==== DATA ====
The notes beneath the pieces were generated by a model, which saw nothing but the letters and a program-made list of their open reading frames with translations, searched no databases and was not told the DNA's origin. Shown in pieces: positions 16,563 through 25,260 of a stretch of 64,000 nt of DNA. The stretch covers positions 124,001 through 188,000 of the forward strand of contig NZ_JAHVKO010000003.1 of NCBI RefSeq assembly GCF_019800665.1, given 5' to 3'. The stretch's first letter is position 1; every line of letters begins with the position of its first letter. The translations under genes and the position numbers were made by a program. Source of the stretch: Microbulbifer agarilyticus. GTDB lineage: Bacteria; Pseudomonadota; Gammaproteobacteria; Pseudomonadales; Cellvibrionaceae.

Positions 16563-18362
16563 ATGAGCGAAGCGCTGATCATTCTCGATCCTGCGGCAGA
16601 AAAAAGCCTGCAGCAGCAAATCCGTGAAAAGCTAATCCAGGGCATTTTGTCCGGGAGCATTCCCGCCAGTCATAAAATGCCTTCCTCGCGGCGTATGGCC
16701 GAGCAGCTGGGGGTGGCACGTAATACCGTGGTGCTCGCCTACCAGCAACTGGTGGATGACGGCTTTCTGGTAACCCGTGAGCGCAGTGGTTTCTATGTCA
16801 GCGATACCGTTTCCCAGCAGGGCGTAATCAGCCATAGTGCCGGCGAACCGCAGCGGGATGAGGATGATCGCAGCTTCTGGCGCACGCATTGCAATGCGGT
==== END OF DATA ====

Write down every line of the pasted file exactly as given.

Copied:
The notes beneath the pieces were generated by a model, which saw nothing but the letters and a program-made list of their open reading frames with translations, searched no databases and was not told the DNA's origin. Shown in pieces: positions 16,563 through 25,260 of a stretch of 64,000 nt of DNA. The stretch covers positions 124,001 through 188,000 of the forward strand of contig NZ_JAHVKO010000003.1 of NCBI RefSeq assembly GCF_019800665.1, given 5' to 3'. The stretch's first letter is position 1; every line of letters begins with the position of its first letter. The translations under genes and the position numbers were made by a program. Source of the stretch: Microbulbifer agarilyticus. GTDB lineage: Bacteria; Pseudomonadota; Gammaproteobacteria; Pseudomonadales; Cellvibrionaceae.

Positions 16563-18362
16563 ATGAGCGAAGCGCTGATCATTCTCGATCCTGCGGCAGA
16601 AAAAAGCCTGCAGCAGCAAATCCGTGAAAAGCTAATCCAGGGCATTTTGTCCGGGAGCATTCCCGCCAGTCATAAAATGCCTTCCTCGCGGCGTATGGCC
16701 GAGCAGCTGGGGGTGGCACGTAATACCGTGGTGCTCGCCTACCAGCAACTGGTGGATGACGGCTTTCTGGTAACCCGTGAGCGCAGTGGTTTCTATGTCA
16801 GCGATACCGTTTCCCAGCAGGGCGTAATCAGCCATAGTGCCGGCGAACCGCAGCGGGATGAGGATGATCGCAGCTTCTGGCGCACGCATTGCAATGCGGT